PCP implementation

Joel Sherrill joel.sherrill at oarcorp.com
Fri Apr 7 11:07:57 UTC 2006

Till Straumann wrote:

> I still consider this a design flaw. However,
> vxWorks seems to do the same thing. I couldn't
> test but the manual (semMLib) still (as of
> vxWorks 5.5 says
>  "Once the task priority has been
>   elevated, it remains at the higher level until all
>   mutual-exclusion  semaphores  that  the task owns
>   are released; then the task returns to its normal,
>   or standard, priority."
> And a little further down:
>   "The task will return to its normal priority only
>    after  relinquishing  all of its mutual-exclusion
>    semaphores that have the inversion-safety option
>    enabled."

I'm certainly willing to do something more theoretically correct if
we can identify an algorithm that is efficient to implement.


> -- Till
> Joel Sherrill wrote:
>> Till Straumann wrote:
>>> I agree and I consider this a major design flaw.
>>> Indeed: by looking at the source code and testing
>>> your example I can confirm the documented
>>> behavior.
>>> Note that priority-inheriting binary semaphores
>>> exhibit the same flaw.
>>> When surrendering a priority-ceiling or -inheriting
>>> mutex the executing task priority should be changed
>>> to the highest priority (ceiling or inherited) of all currently
>>> held mutexes.
>> This is the designed and documented behavior.  To implement otherwise
>> would require maintaining information on the set of held resources and
>> analyzing that set each time a mutex is released.  The current design is
>> an engineering tradeoff assuming that you don't nest lots of PCP/PI 
>> mutexes
>> and don't hold them for lengthy periods of time.
>> I recently thought about this and think  the "resources held set" 
>> could be
>> cheaply maintained but how you determine the appropriate priority when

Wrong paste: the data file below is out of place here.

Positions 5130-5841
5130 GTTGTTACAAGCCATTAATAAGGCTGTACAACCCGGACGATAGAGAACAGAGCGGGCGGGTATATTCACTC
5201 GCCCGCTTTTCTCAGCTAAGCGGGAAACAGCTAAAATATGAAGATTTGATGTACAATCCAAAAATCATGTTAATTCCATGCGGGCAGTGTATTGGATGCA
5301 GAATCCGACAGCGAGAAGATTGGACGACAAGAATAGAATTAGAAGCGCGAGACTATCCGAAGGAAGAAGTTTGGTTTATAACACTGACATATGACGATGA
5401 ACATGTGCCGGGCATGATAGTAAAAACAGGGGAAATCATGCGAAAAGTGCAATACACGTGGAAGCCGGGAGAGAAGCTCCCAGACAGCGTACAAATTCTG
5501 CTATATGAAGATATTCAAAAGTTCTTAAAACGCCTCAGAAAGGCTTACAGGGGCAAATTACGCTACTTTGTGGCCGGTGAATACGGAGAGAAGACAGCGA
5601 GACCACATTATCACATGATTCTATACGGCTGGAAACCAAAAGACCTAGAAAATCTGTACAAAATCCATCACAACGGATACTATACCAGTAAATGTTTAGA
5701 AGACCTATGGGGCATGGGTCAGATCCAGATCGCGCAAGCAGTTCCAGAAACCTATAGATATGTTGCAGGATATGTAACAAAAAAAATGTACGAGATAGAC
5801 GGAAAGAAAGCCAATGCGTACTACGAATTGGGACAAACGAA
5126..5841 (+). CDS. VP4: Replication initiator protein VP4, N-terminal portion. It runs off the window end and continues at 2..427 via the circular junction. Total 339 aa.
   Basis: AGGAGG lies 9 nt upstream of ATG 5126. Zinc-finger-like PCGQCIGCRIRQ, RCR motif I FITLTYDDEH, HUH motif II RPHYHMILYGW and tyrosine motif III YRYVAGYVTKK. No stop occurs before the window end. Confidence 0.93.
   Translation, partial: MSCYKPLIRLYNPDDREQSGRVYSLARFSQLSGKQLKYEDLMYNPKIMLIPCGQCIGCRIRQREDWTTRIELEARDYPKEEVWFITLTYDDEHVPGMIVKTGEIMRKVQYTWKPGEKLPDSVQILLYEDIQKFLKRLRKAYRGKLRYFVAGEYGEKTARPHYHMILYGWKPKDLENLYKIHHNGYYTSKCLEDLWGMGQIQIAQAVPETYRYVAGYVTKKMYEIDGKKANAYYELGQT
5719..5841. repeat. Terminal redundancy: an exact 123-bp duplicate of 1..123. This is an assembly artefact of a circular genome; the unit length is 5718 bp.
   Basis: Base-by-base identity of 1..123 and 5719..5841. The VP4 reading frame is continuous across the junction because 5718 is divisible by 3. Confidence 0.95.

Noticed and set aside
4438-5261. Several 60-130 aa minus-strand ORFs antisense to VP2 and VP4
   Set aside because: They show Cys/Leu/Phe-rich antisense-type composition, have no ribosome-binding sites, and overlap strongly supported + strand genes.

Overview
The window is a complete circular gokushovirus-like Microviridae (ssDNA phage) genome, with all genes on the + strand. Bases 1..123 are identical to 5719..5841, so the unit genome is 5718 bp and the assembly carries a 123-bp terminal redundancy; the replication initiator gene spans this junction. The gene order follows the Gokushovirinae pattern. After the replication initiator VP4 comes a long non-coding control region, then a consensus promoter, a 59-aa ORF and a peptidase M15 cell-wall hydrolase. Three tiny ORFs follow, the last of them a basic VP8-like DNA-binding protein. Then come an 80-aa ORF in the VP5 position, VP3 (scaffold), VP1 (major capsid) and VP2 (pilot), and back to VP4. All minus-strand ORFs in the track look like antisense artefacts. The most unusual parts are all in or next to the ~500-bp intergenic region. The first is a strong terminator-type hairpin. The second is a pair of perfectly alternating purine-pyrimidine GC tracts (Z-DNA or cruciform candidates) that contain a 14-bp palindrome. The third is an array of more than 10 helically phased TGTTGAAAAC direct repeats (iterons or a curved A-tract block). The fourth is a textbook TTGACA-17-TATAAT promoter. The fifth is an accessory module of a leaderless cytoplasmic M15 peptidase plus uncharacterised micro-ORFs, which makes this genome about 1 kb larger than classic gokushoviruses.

>> you release a mutex is still painful.  Even if you maintain the set as a
>> stack/LIFO and imposed and enforced the rule that
>> PCP/PI mutexes were released in the opposite order of acquisition,
>> I still think you would have to scan the set when you released a mutex
>> to find out what the highest priority to inherit is.
>> Any thoughts on an efficient way to implement the set management
>> required is appreciated.  I have trouble seeing it as something that is
>> constant order execution time.
>> --joel
>>> -- Till
>>> Martin Molnar wrote:
>>>> Hi,
>>>> Could anybody explain me how exactly Priority Ceiling Protocol 
>>>> (PCP) is implemented in RTEMS? I think it works differently than 
>>>> PCP described in technical books.
>>>> Example:
>>>> 1.Task1 (current priority 10) obtains the mutex SEM1 and its 
>>>> priority is raised to the mutex ceiling (9).
>>>> 2.Task1 ( current priority 9) obtains the mutex SEM2 and its 
>>>> priority is raised to the mutex ceiling (5).
>>>> 3.Task1 ( current priority 5) releases the mutex SEM2. I would 
>>>> expect the priority to be changed to value 9. However, the priority 
>>>> remains unchanged. From RTEMS documentation: Only when the task 
>>>> releases ALL of the binary semaphores it holds will its priority be 
>>>> restored to the normal value.
>>>> I am not sure, whether RTEMS PCP(and also Priority Inheritance 
>>>> Protocol) is correct. Because,now Task1 can block for example TAsk2 
>>>> with priority 6.
>>>> Thanks for explanation
>>>>  Martin Molnar

More information about the users mailing list